404 F2d 1380 Wilson v. T Prasse F E C

404 F.2d 1380

Perley WILSON, Appellant,
Arthur T. PRASSE, Commissioner of Correction, Commonwealth
of Pennsylvania, Harrisburg, Pennsylvania, James F. Maroney,
Superintendent, Norbert E. Welch, Deputy Superintendent,
William C. Schnupp, Notary Public, State
CorrectionalInstitution,Pittsburgh, Pennsylvania.

No. 17115.

United States Court of Appeals Third Circuit.

Submitted on Briefs Oct. 10, 1968.
Decided Dec. 16, 1968.

Perley Wilson, pro se.

Frank P. Lawley, Deputy Atty. Gen., Harrisburg, Pa. (William C. Sennett, Atty. Gen., Harrisburg, Pa., on the brief), for appellees.

Before McLAUGHLIN, STALEY and VAN DUSEN, Circuit Judges.



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This case is before the court on appeal by a state prisoner from a District Court order dismissing his action under the Civil Rights Acts (42 U.S.C. 1981-3 and 1985(3)) seeking (1) and injunction to restrain the Commissioner of Corrections and certain prison officials of the State Correctional Institution at Pettsburgh from denying (a) his right to exercise his religious belief, and (b) his right of access to the courts, and (2) actual and punitive damages for such alleged denials of his civil rights.1


Insofar as appellant complains of alleged denial of his right of access to the courts, the record shows that the many civil actions instituted by appellant in the federal and state courts supported the conclusion of the District Court that the contention that appellant had been denied access to the courts was frivolous.2 See 28 U.S.C. 1915(d).


The allegations on page 4 of plaintiff's Complaint that he was denied permission to exercise his religious beliefs in any manner, giving specific examples of such denial,3 state a cause of action under 42 U.S.C. 1983, of which the District Court had jurisdiction under 28 U.S.C. 1343. See Cooper v. Pate, Warden, 378 U.S. 546, 84 S.Ct. 1733, 12 L.Ed.2d 1030 (1964). Under these circumstances, the order of the District Court, dismissing the action, will be vacated and the case will be remanded to the District Court for further proceedings in accordance with this opinion.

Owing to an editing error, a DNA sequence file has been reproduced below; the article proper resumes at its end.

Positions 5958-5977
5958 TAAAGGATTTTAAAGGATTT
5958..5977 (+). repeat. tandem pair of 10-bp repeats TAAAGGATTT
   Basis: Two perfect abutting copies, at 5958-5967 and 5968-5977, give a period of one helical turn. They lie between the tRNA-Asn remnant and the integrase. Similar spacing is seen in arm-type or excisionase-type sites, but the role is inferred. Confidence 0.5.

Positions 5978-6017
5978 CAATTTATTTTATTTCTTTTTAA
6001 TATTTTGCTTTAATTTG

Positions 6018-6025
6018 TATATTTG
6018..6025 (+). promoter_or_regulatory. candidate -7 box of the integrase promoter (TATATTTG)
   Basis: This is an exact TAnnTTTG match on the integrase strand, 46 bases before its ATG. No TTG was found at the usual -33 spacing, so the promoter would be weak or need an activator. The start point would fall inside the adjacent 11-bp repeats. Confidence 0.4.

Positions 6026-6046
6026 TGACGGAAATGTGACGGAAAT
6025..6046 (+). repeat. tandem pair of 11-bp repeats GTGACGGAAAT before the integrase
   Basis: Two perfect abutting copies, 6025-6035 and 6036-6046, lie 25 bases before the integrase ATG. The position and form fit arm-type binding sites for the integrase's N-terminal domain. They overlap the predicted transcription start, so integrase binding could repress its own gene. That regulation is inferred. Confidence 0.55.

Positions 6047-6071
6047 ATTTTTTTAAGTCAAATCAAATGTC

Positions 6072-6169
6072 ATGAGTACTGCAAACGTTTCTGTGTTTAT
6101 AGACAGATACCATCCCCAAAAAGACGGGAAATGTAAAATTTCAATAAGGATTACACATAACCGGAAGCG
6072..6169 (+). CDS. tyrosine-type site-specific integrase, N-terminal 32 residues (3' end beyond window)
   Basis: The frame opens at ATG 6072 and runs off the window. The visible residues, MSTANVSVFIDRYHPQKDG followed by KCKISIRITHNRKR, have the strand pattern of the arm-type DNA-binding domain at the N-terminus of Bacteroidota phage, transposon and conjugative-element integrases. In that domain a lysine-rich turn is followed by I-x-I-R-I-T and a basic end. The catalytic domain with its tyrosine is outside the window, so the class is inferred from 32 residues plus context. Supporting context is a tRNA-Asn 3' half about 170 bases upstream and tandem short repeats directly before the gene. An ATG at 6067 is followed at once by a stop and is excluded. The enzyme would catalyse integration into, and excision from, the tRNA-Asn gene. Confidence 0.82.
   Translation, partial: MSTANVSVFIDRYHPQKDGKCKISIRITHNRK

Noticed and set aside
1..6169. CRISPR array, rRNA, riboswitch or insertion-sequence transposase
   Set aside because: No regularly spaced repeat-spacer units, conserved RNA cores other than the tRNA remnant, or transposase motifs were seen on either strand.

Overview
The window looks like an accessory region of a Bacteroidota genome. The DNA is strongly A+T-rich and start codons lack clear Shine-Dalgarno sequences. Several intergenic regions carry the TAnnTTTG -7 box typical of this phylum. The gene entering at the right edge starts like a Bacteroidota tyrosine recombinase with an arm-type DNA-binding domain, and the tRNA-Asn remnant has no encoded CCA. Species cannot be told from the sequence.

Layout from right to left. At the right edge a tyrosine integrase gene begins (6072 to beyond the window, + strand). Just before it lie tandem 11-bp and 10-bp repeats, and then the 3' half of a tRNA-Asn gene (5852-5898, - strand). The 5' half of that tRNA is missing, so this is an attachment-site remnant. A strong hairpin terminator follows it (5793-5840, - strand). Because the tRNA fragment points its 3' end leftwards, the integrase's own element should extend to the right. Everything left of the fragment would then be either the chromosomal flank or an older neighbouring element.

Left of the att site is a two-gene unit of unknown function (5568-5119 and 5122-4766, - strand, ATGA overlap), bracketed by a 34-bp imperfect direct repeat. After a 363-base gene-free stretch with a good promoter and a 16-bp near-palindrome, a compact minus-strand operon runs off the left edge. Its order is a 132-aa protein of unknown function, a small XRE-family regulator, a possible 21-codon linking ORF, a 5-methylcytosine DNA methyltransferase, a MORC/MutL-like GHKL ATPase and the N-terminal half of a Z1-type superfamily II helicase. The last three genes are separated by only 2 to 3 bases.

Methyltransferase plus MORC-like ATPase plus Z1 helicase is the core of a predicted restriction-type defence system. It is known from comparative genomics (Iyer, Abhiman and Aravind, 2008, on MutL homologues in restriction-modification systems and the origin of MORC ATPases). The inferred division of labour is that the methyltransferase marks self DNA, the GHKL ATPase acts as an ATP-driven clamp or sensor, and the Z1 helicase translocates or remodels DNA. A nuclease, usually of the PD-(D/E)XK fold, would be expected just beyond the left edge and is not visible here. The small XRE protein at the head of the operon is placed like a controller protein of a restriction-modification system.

The May 18, 1967, order of the U.S. District Court for the Middle District of Pennsylvania (#9792), transferring this action to the U.S. District Court for the Western District of Pennsylvania under 28 U.S.C. 1404(a), was clearly proper for the reasons stated in the Memorandum filed with that order


The following previous memorandum opinions of the U.S. District Court for the Western District of Pennsylvania, which were attached to the Memorandum of the District Court filed in support of the order appealed from here and had been filed in cases instituted by appellant, refer to many instances in which he has been granted access to the courts, and other such instances are listed in the Memorandum filed by Judge Marsh in this case:

Memorandum Opinion of Chief Judge Gourley dated 12/9/65 in C.A. 65-749,

Memorandum Opinion of Judge Willson dated 1/25/66 in C.A. 65-749, and

Memorandum Opinion of Judge Weber dated 3/2/66 in C.A. 66-249 and C.A. 66-250. The following litigation which appellant has been permitted to conduct in this court also shows the inaccuracy of his allegation of denial of access to the court: United States ex rel. Wilson v. Maroney, 395 F.2d 207 (3rd Cir. 1968), Nos. 16289, 16290, Misc.Nos. 133, 161, 164, 262, 266, 297, 318, 338, 339, 523, 524, 578, 606, 644, 704, 705 and 749. Reference to the state court offense for which appellant is confined is found in Commonwealth v. Wilson, 205 Pa.Super. 36, 205 A.2d 673 (1964).


'Count One:

that defendants are denying plaintiff permission to exercise his religious beliefs in any manner, and have continuously deprived plaintiff of such permission * * *.

'Count Two:

that defendants are denying plaintiff privilege of correspondence with his Spiritual leader, Minister, or Brothers and Sisters of his faith.

'Count Three:

that defendants are denying plaintiff permission to purchase publications of his faith.

'Count Four:

that defendants restrict the prison religious program to three major faiths. (None are Islamic)

'Count Five:

that defendants force plaintiff to eat foods that are forbidden by his sacred laws.

'Count Six:

that defendants actually forced plaintiff to submit to identity under the Catholic faith.'

Particularly in view of plaintiff's claim for actual and punitive damages, his transfer from the prison where the alleged denial of rights took place does not make moot these alleged denials of his civil rights. See Pierce v. LaVallee, 293 F.2d 233, 234 (2nd Cir. 1961); Richey v. Wilkins, 335 F.2d 1, 6 (2nd Cir. 1964); cf. Jackson v. Godwin, 400 F.2d 529 (5th Cir. 1968).